Republicans Hope to Get RNC Back on Track

September 2, 2008 12:00:00 AM PDT
Republican Party leaders are hoping to steer the convention back in the direction of speechmaking and sign-waving Tuesday. With Gustav weakening, it's looking more and more like Senator John McCain will accept the party's nomination at the convention later this week.

With an amended schedule because of Hurricane Gustav on the first day of the Republican National Convention, GOP leaders are trying to get back on track Tuesday. After missing his scheduled speech Monday night because of the storm President Bush will address the convention Tuesday night by satellite.

Monday, delegates worked on official business for just two hours. Instead of a prime time speech, First Lady Laura Bush and Cindy McCain appealed to the gathered GOP to help with hurricane relief efforts. "Together we can accomplish so much to help those who have been affected," said Cindy McCain.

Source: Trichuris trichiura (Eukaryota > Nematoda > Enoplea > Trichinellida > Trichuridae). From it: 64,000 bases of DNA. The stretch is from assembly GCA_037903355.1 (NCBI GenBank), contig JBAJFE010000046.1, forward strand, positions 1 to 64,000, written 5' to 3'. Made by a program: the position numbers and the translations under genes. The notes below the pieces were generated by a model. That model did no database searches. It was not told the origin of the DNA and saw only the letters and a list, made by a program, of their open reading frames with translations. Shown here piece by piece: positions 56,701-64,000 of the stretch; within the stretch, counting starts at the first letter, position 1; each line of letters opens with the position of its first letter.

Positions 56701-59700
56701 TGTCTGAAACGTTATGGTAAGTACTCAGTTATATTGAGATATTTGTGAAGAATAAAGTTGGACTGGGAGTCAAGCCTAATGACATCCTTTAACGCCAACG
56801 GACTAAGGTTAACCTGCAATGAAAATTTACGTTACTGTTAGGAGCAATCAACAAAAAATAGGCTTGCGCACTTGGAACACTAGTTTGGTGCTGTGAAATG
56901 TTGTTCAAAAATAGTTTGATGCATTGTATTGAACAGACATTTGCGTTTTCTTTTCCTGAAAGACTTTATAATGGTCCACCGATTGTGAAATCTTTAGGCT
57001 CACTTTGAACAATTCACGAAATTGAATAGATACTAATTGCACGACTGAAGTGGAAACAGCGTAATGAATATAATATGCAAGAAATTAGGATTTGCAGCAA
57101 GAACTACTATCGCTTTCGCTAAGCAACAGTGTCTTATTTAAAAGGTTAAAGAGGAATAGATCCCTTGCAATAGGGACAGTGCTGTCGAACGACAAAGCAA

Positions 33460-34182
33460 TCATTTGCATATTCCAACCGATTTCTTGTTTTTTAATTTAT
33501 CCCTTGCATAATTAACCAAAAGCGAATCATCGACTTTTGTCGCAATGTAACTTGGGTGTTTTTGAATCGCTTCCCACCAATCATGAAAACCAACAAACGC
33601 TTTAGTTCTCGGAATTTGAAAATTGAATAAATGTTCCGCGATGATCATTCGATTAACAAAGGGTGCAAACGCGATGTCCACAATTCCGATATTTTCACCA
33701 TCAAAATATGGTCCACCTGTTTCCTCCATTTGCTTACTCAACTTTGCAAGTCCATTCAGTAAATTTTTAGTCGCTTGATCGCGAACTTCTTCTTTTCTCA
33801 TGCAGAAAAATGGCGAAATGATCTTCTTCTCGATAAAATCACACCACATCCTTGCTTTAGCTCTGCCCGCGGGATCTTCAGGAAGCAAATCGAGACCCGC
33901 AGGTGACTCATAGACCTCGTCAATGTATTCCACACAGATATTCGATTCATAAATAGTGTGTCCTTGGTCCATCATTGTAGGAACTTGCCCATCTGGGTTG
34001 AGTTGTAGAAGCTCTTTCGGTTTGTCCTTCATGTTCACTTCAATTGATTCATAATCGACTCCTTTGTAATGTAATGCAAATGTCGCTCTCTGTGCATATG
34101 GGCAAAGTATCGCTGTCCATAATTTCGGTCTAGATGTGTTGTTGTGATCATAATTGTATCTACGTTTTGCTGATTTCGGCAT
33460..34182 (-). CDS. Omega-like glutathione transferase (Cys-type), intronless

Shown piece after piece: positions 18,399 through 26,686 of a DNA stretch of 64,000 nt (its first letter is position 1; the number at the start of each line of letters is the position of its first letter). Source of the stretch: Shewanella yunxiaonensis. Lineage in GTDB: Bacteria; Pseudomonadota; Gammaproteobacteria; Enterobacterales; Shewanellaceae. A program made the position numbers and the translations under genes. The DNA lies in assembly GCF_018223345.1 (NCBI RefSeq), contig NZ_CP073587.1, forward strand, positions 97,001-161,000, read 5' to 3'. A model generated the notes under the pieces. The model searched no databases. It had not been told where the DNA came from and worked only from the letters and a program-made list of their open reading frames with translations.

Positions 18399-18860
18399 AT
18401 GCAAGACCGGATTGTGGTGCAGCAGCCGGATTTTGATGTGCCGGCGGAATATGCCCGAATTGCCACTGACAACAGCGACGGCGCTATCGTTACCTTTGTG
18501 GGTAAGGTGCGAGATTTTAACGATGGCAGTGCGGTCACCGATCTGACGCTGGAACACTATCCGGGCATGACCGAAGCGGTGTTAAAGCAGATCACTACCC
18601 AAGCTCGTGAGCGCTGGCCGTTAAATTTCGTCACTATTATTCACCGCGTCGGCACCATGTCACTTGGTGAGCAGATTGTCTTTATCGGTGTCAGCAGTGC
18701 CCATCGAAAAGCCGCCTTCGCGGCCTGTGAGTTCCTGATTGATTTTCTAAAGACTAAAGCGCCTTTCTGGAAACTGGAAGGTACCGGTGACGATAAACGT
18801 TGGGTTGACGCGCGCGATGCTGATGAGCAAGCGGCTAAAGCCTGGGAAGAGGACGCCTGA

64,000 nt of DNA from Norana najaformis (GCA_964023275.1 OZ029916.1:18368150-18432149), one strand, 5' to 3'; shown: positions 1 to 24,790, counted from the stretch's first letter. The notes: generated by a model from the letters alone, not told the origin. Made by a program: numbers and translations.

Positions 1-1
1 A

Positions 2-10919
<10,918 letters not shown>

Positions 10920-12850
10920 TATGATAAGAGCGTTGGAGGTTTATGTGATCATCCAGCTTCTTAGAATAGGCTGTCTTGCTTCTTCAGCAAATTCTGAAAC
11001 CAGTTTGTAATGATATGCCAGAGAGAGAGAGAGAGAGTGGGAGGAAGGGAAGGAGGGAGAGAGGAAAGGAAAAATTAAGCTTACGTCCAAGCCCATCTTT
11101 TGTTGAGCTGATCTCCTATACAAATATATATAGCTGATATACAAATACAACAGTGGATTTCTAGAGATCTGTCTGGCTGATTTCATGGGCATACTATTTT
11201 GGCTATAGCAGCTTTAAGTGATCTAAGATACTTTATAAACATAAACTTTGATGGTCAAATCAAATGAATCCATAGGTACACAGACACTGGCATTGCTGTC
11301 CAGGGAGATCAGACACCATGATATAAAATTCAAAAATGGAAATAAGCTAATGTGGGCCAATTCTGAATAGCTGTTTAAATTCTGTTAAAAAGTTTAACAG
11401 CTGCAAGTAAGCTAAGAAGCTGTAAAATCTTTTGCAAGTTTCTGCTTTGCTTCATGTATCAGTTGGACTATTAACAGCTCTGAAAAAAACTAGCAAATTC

Controversy is already part of this convention. On Monday, a surprise statement by presumptive vice presidential nominee Sarah Palin: her 17-year-old daughter Bristol is five-months pregnant and plans to marry the teenage father. "We're proud of Bristol's decision to have her baby and even prouder to become grandparents," the Palin's said. "As Bristol faces the responsibilities of adulthood, she knows she has our unconditional love and support."

The McCain campaign cited wild internet rumors as the reason to disclose the information now. The rumors suggested Bristol Palin was actually baby Trig's mother; not Sarah Palin. "The Palin's have been the target of many vicious and cruel attacks on the web, and we felt it was important to get out today and set the record straight," said McCain Campaign Spokesperson Jill Hazelbaker.

Governor Palin and John McCain have no scheduled public events on Tuesday. Palin was originally scheduled to speak at the RNC Tuesday night before she became McCain's running mate.